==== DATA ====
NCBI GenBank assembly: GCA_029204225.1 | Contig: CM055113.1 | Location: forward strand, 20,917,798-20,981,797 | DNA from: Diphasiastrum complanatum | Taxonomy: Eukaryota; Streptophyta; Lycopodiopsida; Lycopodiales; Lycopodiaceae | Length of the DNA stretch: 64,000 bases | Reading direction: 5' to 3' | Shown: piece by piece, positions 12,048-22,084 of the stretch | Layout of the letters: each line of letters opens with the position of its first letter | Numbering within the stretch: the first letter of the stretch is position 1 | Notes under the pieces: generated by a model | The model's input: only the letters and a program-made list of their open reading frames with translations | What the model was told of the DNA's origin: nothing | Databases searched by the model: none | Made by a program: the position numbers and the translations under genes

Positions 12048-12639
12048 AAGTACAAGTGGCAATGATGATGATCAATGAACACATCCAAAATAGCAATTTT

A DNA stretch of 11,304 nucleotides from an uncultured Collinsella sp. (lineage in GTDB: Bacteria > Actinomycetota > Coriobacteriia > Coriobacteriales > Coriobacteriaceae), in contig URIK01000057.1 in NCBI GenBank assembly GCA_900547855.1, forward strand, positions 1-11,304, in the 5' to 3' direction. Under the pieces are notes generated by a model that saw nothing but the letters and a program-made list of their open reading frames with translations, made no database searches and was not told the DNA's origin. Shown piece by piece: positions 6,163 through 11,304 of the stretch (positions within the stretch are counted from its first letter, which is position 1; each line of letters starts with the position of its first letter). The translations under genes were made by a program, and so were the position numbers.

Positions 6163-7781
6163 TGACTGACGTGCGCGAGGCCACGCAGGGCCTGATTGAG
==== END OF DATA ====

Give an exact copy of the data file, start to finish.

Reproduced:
NCBI GenBank assembly: GCA_029204225.1 | Contig: CM055113.1 | Location: forward strand, 20,917,798-20,981,797 | DNA from: Diphasiastrum complanatum | Taxonomy: Eukaryota; Streptophyta; Lycopodiopsida; Lycopodiales; Lycopodiaceae | Length of the DNA stretch: 64,000 bases | Reading direction: 5' to 3' | Shown: piece by piece, positions 12,048-22,084 of the stretch | Layout of the letters: each line of letters opens with the position of its first letter | Numbering within the stretch: the first letter of the stretch is position 1 | Notes under the pieces: generated by a model | The model's input: only the letters and a program-made list of their open reading frames with translations | What the model was told of the DNA's origin: nothing | Databases searched by the model: none | Made by a program: the position numbers and the translations under genes

Positions 12048-12639
12048 AAGTACAAGTGGCAATGATGATGATCAATGAACACATCCAAAATAGCAATTTT

A DNA stretch of 11,304 nucleotides from an uncultured Collinsella sp. (lineage in GTDB: Bacteria > Actinomycetota > Coriobacteriia > Coriobacteriales > Coriobacteriaceae), in contig URIK01000057.1 in NCBI GenBank assembly GCA_900547855.1, forward strand, positions 1-11,304, in the 5' to 3' direction. Under the pieces are notes generated by a model that saw nothing but the letters and a program-made list of their open reading frames with translations, made no database searches and was not told the DNA's origin. Shown piece by piece: positions 6,163 through 11,304 of the stretch (positions within the stretch are counted from its first letter, which is position 1; each line of letters starts with the position of its first letter). The translations under genes were made by a program, and so were the position numbers.

Positions 6163-7781
6163 TGACTGACGTGCGCGAGGCCACGCAGGGCCTGATTGAG